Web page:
With the Ravens' defense struggling to make stops and the team on a two-game losing streak, everyone in town suddenly is a Mr. Fix-it. Or a Ms. Fix-it.
According to whom you speak to, the defense needs a) better cornerbacks, b) a better pass rush, c) Rex Ryan back immediately, d) a different scheme, e) something that works if all else fails.
I have my doubts about some of that. Ryan, the popular former defensive coordinator now coaching the Jets, did a great job here, but some people view him unrealistically, as a miracle worker, which he isn't. His Jets' defense and the Ravens' unit, under new coordinator Greg Mattison, have almost identical statistics through five games – and the Ravens are still ranked in the top third of the league in fewest yards allowed, so maybe just part of the sky is falling, not the whole sky.
Of course, I'm not disputing the notion that the pass defense needs to improve. It is ranked 26th in the 32-team NFL. You can't see-no-evil that.
"We know what we are, and we know we haven't been that for the last couple of weeks, which is disappointing," cornerback Domonique Foxworth said.
More pressure up front? Tighter coverage in back? Let's see both.
But heading into Sunday's road game against the undefeated Vikings, the top item on my defensive fix-it list isn't any of those mentioned above.
The rushing defense, which sagged in last week's home loss to the Bengals, is the first thing that needs to be straightened out if the Ravens are going to get back to playing the stingy defense for which they're known.
The success of the Bengals' Cedric Benson, who Sunday became the first runner since December 2006 to gain at least 100 yards against the Ravens, was tantamount to someone dropping a bunch of sludge into a car engine – guaranteed to mess things up.
"Our defense is based on stopping the run. That's what we do, where we have success, by making the other team be one-dimensional," defensive lineman Haloti Ngata said. "We need to get back to that."
It sounds strange but it's true: A struggling pass defense is going to perform better when it knows the other team has to pass. In fact, that's been part of the Ravens' core defensive philosophy for years. Take away the running game, limit your guesswork, adjust your blitzes and coverages accordingly, and get busy.
When Benson ran off a handful of solid gains, putting the Bengals in favorable down-and-distance situations, the Ravens' defense was completely thrown off. Suddenly, its opponent could beat it two ways, both in the air and on the ground – a much tougher predicament.
What happened to a rushing defense that is as intrinsic to the Ravens' personality as Ray Lewis' pregame dance?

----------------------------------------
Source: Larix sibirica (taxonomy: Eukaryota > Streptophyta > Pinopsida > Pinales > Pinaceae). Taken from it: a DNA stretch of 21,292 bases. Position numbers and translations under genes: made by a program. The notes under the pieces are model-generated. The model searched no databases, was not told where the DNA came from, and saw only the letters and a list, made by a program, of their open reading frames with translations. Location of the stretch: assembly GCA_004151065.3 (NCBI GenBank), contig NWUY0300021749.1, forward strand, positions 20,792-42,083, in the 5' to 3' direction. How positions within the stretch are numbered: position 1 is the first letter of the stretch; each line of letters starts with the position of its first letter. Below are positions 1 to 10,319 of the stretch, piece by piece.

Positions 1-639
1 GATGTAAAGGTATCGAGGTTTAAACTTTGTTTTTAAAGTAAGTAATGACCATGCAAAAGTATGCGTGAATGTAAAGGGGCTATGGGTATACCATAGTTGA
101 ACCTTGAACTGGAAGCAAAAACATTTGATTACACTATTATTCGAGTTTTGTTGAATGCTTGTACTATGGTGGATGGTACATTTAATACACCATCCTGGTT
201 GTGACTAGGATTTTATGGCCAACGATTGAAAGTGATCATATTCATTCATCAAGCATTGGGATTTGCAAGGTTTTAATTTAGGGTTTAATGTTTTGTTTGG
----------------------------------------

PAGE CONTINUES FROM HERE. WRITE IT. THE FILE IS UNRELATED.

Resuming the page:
"We (linemen) just have to communicate with the linebackers," Ngata said. "There were times (on Sunday) when both of us ended up covering the same gap, and the runner hit the open hole (beside them). We just have to play sound gap defense. That's how we stop people. We just have to get back to that."
So this is fixable?
"Oh, for sure. We don't normally break down like that. We're working on it. We'll get it corrected," tackle Kelly Gregg said.
They'll need to get it corrected by Sunday; the Vikings' Adrian Peterson is among the game's best runners, with more rushing yards than any back in the league except Benson through five games. And he ranks fourth in attempts, so even if the Ravens stop him early, the Vikings will keep giving him the ball, believing he will eventually bust out.
The fact that Brett Favre is the Vikings' quarterback makes the challenge even pricklier, but make no mistake, the Ravens would prefer that the game come down to 40-yard-old Favre trying to beat them, as opposed to Peterson.
"It's a test. (Peterson) is a special player," Lewis said. "But from our standpoint, we just have to go out and start another streak (of not allowing 100-yard rushers). That's what you do in this game. It's like shooting free throws. Some days you're going to hit 96 percent, and some days you miss. But either way, you just move on and do what you do."
And what the Ravens do on defense, first and foremost, is stop the run and take their chances from there.
John Eisenberg worked in the newspaper business for 28 years as a sports columnist, with much of that time coming at the Baltimore Sun. While working for the Sun, Eisenberg spent time covering the Ravens, among other teams and events, including the Super Bowl, Final Four, World Series and Olympics. Eisenberg is also the author of seven sports-themed books.